In recent years, there has been a rise in acceptance and celebration of natural hair. From more companies offering products that are tailored to our unique needs, to celebrities like Yara Shahidi and Solange openly embracing their natural curls and coils on the red carpet, there is no denying that the stigma surrounding natural hair is slowly fading away. But does this mean that society is finally accepting us as we are or have we simply become a trend?
It's no secret that mainstream media has long glorified Eurocentric ideals of beauty. This means straightened hair, light skin, thin noses—basically anything that isn't considered “ethnic” or "native" was deemed desirable. And anyone who deviated from these standards was seen as less than others—which included those with naturally curly hair. Moreover, for many black people (and other people of color or even just curly hair), their kinky/coily hair was something to be ashamed of because it was not socially accepted. Thus began a cycle of oppression that resulted in generations of people believing that their natural hair wasn't good enough and feeling the need to conform to society's standards by chemically altering their texture or covering it up completely with wigs and weaves.
That being said, there has been an increase in awareness regarding this issue thanks to the power of social media; stories about embracing one's true self have become increasingly popular over the past few years and they've sparked important conversations about representation in mainstream media. Additionally, more companies have begun creating products specifically designed for naturally textured hair which has made it easier for those with kinky/coily strands to take care of them without having to resort to damaging methods like chemical relaxers or hot combs—which is a sign that progress is being made! However, I think it's important to note that while trends come and go, our love for our natural hair should remain constant regardless of what mainstream media deems acceptable.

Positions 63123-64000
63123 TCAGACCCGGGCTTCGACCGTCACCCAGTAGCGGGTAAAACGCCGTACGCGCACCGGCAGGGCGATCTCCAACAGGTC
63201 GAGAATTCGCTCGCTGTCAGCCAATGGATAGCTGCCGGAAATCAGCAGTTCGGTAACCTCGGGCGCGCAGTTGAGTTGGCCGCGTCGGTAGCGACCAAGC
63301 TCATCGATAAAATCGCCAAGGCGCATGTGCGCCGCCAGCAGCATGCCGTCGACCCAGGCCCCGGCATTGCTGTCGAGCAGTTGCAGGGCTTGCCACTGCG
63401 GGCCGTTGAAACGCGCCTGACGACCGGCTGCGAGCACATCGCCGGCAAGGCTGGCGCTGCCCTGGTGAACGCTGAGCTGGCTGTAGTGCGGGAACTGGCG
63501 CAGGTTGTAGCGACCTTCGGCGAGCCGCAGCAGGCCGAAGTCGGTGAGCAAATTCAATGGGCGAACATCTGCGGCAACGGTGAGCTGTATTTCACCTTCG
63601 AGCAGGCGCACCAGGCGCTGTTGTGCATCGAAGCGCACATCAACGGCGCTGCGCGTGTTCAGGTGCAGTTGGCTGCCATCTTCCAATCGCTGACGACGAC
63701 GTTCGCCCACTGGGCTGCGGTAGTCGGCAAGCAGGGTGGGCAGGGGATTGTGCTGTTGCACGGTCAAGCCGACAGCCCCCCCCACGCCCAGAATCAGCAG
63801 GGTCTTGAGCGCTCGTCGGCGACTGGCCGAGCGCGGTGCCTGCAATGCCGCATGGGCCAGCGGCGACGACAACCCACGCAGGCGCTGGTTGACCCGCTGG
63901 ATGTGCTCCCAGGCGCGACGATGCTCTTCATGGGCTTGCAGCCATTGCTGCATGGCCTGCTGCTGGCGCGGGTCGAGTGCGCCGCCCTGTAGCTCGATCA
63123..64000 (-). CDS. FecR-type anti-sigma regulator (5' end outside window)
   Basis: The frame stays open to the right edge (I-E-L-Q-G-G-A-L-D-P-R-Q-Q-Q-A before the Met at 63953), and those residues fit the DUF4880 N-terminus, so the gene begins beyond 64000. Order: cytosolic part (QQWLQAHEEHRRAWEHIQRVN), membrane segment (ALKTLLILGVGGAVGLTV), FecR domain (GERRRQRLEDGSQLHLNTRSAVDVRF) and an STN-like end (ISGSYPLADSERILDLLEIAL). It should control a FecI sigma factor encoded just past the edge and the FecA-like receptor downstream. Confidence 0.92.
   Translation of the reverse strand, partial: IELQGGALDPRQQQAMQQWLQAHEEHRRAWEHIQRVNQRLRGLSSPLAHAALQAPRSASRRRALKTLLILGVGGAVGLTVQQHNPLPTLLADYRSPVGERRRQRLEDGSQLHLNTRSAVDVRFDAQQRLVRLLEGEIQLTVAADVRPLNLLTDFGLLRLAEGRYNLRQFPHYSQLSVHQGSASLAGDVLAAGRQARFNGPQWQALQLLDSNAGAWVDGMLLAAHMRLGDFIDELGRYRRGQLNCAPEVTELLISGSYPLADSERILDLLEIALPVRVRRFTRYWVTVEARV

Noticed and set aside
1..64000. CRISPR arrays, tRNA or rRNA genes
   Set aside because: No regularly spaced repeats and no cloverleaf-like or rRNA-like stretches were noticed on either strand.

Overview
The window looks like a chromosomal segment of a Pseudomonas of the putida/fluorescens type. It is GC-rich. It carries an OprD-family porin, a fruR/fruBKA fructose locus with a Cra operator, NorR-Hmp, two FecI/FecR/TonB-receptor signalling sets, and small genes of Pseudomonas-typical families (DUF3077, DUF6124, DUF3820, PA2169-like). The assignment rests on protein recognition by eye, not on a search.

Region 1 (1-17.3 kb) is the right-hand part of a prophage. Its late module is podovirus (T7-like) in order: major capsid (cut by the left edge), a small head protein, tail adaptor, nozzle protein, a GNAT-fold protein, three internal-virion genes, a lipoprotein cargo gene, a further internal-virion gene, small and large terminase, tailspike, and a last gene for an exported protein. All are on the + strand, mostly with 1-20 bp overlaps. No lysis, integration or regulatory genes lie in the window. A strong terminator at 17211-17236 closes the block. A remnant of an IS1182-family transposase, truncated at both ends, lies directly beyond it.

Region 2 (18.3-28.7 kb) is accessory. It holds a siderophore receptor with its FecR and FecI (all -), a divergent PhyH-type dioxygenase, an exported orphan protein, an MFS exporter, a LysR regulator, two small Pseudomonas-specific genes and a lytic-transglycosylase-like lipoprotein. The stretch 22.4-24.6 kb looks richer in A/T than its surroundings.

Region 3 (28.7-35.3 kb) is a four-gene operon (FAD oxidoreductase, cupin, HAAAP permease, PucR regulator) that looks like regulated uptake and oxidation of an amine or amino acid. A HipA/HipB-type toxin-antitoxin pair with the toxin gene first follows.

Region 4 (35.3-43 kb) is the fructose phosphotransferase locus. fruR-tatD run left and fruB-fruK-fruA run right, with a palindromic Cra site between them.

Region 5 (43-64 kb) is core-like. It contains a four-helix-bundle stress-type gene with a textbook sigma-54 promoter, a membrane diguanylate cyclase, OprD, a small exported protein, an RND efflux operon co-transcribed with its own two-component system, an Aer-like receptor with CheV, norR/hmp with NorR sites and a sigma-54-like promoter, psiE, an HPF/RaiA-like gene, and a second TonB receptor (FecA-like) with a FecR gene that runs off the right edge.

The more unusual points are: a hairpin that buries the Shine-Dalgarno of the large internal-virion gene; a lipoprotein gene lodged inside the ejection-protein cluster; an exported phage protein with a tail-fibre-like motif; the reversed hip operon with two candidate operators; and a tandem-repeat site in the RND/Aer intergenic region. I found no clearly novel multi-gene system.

At the end of the day, the politics surrounding natural hair says a lot about how society views us at large—whether we're considered fashionable or unfashionable; whether we're seen as unique individuals or just another trend; whether we're accepted for who we are or constantly told we should be someone else; etc. So let's continue having these conversations and celebrating each other so that everyone can feel empowered no matter what their texture may be! After all, when you look good—you feel good too!
We are stronger in community, which is why StyldLife Crown Club is invested in creating a safe haven for naturals no matter their hair type, or part of the natural journey they're on. Join the #StyldLifeCrownClub to learn how to style, care for, and grow your crown!